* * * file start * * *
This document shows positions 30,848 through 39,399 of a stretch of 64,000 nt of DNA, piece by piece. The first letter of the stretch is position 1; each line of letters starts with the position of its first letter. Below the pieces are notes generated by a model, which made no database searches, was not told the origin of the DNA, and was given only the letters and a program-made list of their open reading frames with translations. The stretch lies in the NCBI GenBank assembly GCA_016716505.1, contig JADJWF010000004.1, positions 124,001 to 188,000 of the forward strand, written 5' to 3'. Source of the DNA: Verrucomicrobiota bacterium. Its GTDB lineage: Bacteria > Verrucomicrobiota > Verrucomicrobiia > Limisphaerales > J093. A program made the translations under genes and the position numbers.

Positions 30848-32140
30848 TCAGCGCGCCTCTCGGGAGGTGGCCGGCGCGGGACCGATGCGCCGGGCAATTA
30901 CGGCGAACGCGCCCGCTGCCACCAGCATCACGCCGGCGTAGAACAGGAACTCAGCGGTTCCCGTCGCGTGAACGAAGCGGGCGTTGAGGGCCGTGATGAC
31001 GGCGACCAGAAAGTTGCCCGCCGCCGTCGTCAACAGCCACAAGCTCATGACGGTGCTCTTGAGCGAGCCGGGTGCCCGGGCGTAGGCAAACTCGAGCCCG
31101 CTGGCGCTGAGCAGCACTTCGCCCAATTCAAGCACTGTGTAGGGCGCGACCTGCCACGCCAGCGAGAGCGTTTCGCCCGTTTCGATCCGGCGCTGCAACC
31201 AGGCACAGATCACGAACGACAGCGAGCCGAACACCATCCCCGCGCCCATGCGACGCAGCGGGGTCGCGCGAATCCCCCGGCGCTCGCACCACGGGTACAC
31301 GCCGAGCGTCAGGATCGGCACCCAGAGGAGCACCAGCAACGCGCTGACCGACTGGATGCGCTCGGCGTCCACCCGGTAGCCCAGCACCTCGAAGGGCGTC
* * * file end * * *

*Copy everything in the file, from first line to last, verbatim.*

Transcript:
This document shows positions 30,848 through 39,399 of a stretch of 64,000 nt of DNA, piece by piece. The first letter of the stretch is position 1; each line of letters starts with the position of its first letter. Below the pieces are notes generated by a model, which made no database searches, was not told the origin of the DNA, and was given only the letters and a program-made list of their open reading frames with translations. The stretch lies in the NCBI GenBank assembly GCA_016716505.1, contig JADJWF010000004.1, positions 124,001 to 188,000 of the forward strand, written 5' to 3'. Source of the DNA: Verrucomicrobiota bacterium. Its GTDB lineage: Bacteria > Verrucomicrobiota > Verrucomicrobiia > Limisphaerales > J093. A program made the translations under genes and the position numbers.

Positions 30848-32140
30848 TCAGCGCGCCTCTCGGGAGGTGGCCGGCGCGGGACCGATGCGCCGGGCAATTA
30901 CGGCGAACGCGCCCGCTGCCACCAGCATCACGCCGGCGTAGAACAGGAACTCAGCGGTTCCCGTCGCGTGAACGAAGCGGGCGTTGAGGGCCGTGATGAC
31001 GGCGACCAGAAAGTTGCCCGCCGCCGTCGTCAACAGCCACAAGCTCATGACGGTGCTCTTGAGCGAGCCGGGTGCCCGGGCGTAGGCAAACTCGAGCCCG
31101 CTGGCGCTGAGCAGCACTTCGCCCAATTCAAGCACTGTGTAGGGCGCGACCTGCCACGCCAGCGAGAGCGTTTCGCCCGTTTCGATCCGGCGCTGCAACC
31201 AGGCACAGATCACGAACGACAGCGAGCCGAACACCATCCCCGCGCCCATGCGACGCAGCGGGGTCGCGCGAATCCCCCGGCGCTCGCACCACGGGTACAC
31301 GCCGAGCGTCAGGATCGGCACCCAGAGGAGCACCAGCAACGCGCTGACCGACTGGATGCGCTCGGCGTCCACCCGGTAGCCCAGCACCTCGAAGGGCGTC